First Reading
2 Kings 4:42-44

A man came from Baal-shalishah bringing to Elisha, the man of God, twenty barley loaves made from the firstfruits, and fresh grain in the ear. Elisha said, “Give it to the people to eat.” But his servant objected, “How can I set this before a hundred people?” Elisha insisted, “Give it to the people to eat.” “For thus says the Lord, ‘They shall eat and there shall be some left over.'” And when they had eaten, there was some left over, as the Lord had said.

Second Reading
Ephesians 4:1-6

Brothers and sisters: I, a prisoner for the Lord, urge you to live in a manner worthy of the call you have received, with all humility and gentleness, with patience, bearing with one another through love, striving to preserve the unity of the spirit through the bond of peace: one body and one Spirit, as you were also called to the one hope of your call; one Lord, one faith, one baptism; one God and Father of all, who is over all and through all and in all.

Gospel Cycle Cycle B
John 6:1-15

Jesus went across the Sea of Galilee. A large crowd followed him, because they saw the signs he was performing on the sick. Jesus went up on the mountain, and there he sat down with his disciples. The Jewish feast of Passover was near. When Jesus raised his eyes and saw that a large crowd was coming to him, he said to Philip, “Where can we buy enough food for them to eat?” He said this to test him, because he himself knew what he was going to do. Philip answered him, “Two hundred days’ wages worth of food would not be enough for each of them to have a little.” One of his disciples, Andrew, the brother of Simon Peter, said to him, “There is a boy here who has five barley loaves and two fish; but what good are these for so many?” Jesus said, “Have the people recline.” Now there was a great deal of grass in that place. So the men reclined, about five thousand in number. Then Jesus took the loaves, gave thanks, and distributed them to those who were reclining, and also as much of the fish as they wanted. When they had had their fill, he said to his disciples, “Gather the fragments left over, so that nothing will be wasted.” So they collected them, and filled twelve wicker baskets with fragments from the five barley loaves that had been more than they could eat. When the people saw the sign he had done, they said, “This is truly the Prophet, the one who is to come into the world.” Since Jesus knew that they were going to come and carry him off to make him king, he withdrew again to the mountain alone.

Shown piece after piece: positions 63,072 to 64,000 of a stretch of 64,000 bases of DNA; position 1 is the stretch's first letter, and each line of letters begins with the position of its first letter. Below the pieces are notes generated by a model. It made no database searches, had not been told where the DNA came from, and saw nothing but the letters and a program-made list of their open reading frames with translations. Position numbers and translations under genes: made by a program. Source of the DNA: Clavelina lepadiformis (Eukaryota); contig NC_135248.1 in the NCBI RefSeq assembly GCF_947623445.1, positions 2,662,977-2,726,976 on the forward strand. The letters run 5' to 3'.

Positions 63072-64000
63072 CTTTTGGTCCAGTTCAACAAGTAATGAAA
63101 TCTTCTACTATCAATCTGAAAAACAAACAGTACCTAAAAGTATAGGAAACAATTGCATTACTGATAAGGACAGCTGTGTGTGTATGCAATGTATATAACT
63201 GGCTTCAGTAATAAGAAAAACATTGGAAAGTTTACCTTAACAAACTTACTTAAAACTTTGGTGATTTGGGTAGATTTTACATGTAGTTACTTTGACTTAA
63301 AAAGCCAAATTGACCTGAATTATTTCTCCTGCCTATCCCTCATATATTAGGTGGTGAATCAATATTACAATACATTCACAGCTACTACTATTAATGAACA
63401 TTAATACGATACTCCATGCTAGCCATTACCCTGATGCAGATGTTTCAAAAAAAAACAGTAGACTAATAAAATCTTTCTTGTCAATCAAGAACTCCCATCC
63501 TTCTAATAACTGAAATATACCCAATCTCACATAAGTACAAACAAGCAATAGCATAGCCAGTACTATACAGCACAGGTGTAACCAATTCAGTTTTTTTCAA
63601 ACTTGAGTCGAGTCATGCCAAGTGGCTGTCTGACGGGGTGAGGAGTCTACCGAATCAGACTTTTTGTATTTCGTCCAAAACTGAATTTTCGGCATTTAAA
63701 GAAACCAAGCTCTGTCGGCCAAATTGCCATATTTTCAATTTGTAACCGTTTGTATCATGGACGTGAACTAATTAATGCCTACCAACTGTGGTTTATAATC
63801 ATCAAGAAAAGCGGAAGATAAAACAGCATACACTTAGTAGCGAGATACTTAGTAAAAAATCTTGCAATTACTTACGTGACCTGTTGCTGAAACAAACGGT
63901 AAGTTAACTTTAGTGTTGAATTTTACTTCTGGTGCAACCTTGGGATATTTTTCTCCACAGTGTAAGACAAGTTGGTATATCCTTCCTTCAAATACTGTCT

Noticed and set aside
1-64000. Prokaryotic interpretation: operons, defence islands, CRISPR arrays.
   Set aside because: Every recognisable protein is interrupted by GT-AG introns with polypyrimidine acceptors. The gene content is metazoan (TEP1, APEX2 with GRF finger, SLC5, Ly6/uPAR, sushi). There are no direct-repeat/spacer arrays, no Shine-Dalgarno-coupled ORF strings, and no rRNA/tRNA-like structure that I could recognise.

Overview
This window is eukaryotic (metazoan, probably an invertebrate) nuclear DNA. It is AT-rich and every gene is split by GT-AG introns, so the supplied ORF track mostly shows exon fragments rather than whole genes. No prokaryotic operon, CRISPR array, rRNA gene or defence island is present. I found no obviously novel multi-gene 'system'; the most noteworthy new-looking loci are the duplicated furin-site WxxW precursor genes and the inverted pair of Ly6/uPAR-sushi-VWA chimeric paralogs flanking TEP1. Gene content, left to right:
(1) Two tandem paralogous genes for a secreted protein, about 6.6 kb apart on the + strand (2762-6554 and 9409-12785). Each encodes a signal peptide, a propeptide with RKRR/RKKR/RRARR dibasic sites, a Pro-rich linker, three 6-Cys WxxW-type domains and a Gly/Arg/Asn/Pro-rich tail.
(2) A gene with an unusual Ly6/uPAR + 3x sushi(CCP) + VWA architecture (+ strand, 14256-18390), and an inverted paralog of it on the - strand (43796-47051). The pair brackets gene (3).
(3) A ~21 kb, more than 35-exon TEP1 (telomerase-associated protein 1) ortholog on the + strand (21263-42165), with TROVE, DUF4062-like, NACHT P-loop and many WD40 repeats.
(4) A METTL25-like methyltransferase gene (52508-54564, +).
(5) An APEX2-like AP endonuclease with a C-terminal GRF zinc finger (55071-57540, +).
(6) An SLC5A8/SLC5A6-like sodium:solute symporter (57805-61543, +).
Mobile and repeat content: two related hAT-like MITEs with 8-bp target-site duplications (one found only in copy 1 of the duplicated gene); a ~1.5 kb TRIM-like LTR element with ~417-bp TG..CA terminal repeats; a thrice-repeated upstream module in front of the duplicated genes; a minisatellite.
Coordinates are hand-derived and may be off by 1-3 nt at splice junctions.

He withdrew to the mountain alone! That is what the Gospel of John tells us today. Jesus recognizes that the motivation of His followers is not right. They still want an earthly king, someone who will give them all they want. Jesus wants them to recognize how God really works in their lives and to seek the will of God, not miracles and great works.

The first reading today, from the Second Book of Kings, gives us the account of the Prophet Elisha feeding a large number of people with a little food. This helps us understand that God is always at work, not only in the time of Jesus and through Jesus, but always God is at work. Perhaps too often we think of the miracles of Jesus as something new. Or we think that the teachings of Jesus are all new. Instead, we are invited to understand Jesus as the fulfillment of all that has gone before Him and of all that will come after Him. Jesus is truly the center point of all of history and needs to be the way in which we understand all that has been and all that will be.

This center point is perhaps best expressed in the words of the second reading today, from the Letter to the Ephesians: one Lord, one faith, one baptism; one God and Father of all, who is over all and through all and in all. This unity is always present in all of history. The challenge is that our eyes and our ears and our hearts are often closed and do not see the connections and the unity.

As we return to the passage from the Gospel of John which is our Gospel today, we see this wonderful miracle, which John always considers a sign. A sign is meant to point to something else and not to itself. The real danger of miracles is that we can get caught by them, want them, long for them—and not see them as pointing to the Kingdom of God, directing you and me to live in the Kingdom. When we are hungry, we want real food and not a sign! If we are sick and dying, we want a true miracle and not a sign pointing us to the Kingdom.

Faith tells us, however, that signs are actually more important than the miracle itself. Encountering the presence of the living God in this life is more important than eating or recovering from serious illness. That takes a lot of faith! On the other hand, if we think about it, what a wonderful gift to meet the living God personally, rather than just to have food or health! Sure, that takes faith! And we could be like some of the saint who would say: I want it all!

So let us ask for all today. Let us ask for the food to feed our hunger and for the miracles for our health and wellbeing. Let us ask most to know the living God and His love for us.